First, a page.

judah maccabaeus


Judah (Hebrew: יְהוּדָה, Standard Hebrew: Yəhuda; Tiberian vocalization: Yəhûḏāh, "Celebrated, praised") is the name of several Biblical and historical figures. The original Greek text of the New Testament makes no difference between the names "Judah", "Judas" and "Jude", rendering them all as Ioudas; but in many English translations "Judah" is used for the figure in the Tanakh and the tribe named after him, "Judas" is used primarily for Judas Iscariot, and "Jude" for other New Testament persons of the same name.

The Bible itself mentions no other people of the name, except the original one; however, it became a very common name among Jews in Hellenistic times and remains such up to the present.

The name Judah can refer to:

  • Judah (Bible), one of the sons of the Biblical patriarch Jacob (Israel)

All later individuals, groups and places of this name are directly or indirectly derived from this Judah.

Ethnic, political and geographic names and terms

  • The Tribe of Judah, the Hebrew tribe whose members regarded the above as their eponymous ancestor
  • The Kingdom of Judah, the kingdom dominated by the Tribe of Judah and ruled by the House of David, from the breaking off of the Kingdom of Israel following the death of King Solomon until the Babylonian Exile
  • Judea, the former territory of the Kingdom of Judah after its demise (c. 586 BC), being successively a Babylonian, a Persian, a Ptolemaic and a Seleucid province, an independent kingdom under the Hasmoneans regarding itself as successor of the Biblical one, a Roman dependent kingdom and a Roman province
  • Iudaea Province, Roman province, with the Latin spelling
  • Jew, derived from Hebrew "Yehudi" יהודי (literally, "Judean"); the derivation is more clear in German "Jude" and in Slavic "Zid"
  • Judean Mountains, modern Israeli name for the mountains around Jerusalem, politically divided between Israel and the Occupied West Bank
  • Judea and Samaria, official Israeli name for what is generally known as the West Bank; this name is disputed by most Palestinians, who reject the Israeli claim to the land, as well as by Left-wing Israelis.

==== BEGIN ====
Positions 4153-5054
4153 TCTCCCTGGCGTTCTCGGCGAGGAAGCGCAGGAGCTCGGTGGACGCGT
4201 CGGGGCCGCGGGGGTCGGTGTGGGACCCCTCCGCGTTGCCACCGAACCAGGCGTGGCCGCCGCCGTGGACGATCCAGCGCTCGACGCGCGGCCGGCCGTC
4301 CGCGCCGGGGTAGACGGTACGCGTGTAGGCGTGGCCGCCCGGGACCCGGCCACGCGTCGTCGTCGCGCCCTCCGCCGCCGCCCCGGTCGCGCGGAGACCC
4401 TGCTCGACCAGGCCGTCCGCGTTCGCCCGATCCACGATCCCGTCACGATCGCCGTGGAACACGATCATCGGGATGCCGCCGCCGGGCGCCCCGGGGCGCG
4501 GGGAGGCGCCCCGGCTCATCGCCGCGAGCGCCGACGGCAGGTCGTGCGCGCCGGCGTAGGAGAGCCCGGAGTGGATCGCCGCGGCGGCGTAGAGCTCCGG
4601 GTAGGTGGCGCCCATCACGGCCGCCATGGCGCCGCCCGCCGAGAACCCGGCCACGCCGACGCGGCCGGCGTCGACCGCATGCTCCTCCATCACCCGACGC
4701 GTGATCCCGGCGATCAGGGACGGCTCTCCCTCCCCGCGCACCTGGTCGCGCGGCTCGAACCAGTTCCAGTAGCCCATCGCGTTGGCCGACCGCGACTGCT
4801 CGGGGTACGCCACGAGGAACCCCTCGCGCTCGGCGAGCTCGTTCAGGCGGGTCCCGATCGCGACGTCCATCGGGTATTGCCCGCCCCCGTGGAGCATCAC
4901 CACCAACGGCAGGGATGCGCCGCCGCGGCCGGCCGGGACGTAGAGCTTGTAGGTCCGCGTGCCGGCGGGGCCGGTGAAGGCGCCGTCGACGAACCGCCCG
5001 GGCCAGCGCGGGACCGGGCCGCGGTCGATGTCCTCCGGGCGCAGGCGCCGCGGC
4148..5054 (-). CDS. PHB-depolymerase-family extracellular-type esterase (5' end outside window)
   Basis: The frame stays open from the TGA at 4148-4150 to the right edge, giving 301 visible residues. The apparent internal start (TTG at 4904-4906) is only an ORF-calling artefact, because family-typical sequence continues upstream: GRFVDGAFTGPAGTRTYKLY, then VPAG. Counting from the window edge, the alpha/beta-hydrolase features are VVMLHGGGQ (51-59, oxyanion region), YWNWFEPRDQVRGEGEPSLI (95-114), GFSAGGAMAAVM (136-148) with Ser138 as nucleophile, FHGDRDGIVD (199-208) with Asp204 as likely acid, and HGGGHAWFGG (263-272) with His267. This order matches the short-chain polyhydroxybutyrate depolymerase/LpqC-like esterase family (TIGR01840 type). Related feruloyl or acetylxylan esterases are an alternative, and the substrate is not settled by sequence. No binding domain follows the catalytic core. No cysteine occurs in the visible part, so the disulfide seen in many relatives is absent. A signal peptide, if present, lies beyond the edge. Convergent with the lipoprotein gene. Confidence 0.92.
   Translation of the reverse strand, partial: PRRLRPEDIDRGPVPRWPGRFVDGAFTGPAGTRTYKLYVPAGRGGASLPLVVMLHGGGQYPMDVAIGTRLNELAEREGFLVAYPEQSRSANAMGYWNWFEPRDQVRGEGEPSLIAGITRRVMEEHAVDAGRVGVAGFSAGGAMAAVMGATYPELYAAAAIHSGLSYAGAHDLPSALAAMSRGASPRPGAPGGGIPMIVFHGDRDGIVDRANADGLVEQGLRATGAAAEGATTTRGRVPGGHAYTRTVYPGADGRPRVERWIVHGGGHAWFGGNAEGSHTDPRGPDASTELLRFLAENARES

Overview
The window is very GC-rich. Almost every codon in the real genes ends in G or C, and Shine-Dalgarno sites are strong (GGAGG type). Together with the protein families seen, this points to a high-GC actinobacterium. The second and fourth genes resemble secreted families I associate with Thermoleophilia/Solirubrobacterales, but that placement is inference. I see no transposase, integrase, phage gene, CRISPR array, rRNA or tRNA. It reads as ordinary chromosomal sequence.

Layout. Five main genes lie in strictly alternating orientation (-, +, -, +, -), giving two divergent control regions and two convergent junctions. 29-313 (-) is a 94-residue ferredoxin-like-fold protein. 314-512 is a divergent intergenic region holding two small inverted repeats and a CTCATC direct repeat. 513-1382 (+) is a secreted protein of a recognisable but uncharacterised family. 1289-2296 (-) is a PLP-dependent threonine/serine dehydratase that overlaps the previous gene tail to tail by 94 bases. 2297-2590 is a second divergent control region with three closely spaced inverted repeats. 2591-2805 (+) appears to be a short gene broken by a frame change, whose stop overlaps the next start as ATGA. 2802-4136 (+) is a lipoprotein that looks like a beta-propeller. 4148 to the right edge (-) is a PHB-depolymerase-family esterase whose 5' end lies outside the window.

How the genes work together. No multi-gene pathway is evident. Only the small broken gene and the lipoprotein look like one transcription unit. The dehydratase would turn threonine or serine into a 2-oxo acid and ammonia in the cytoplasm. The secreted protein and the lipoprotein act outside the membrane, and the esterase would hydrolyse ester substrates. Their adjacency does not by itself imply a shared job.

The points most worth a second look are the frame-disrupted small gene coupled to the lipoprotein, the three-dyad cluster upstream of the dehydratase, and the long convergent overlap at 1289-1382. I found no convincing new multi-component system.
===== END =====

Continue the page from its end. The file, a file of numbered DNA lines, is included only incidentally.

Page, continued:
Upholders of the term describe it a being an ancient, Biblical geographical terms. That is true to the extent that "Judea" and "Samaria" are - each one separately - ancient names, used respectively by Jews and by Samaritans who lived these respective areas more than 1,000 years before the arrival of the Islamic armies under the Caliph Omar ibn al-Khattāb. However, there had never been until the 20th Century a single political or administrative unit called "Judea and Samaria"; in all previous periods when these names were used at all, they were treated as two very distinct and separate units, especially since in Biblical times these were two separate kingdoms which on numerous occasions went to war with each other, and later on Jews and Samarians were each other's staunch foes throughout the Hellenistic and Roman periods. "Judea and Samaria," as describing a single area is a strictly modern term, having to mainly with post-1967 Israeli politics. Other places


Given name



  • Bnei Yehuda, Israeli football team (literally, "Sons of Judah" or "Sons of Judea")


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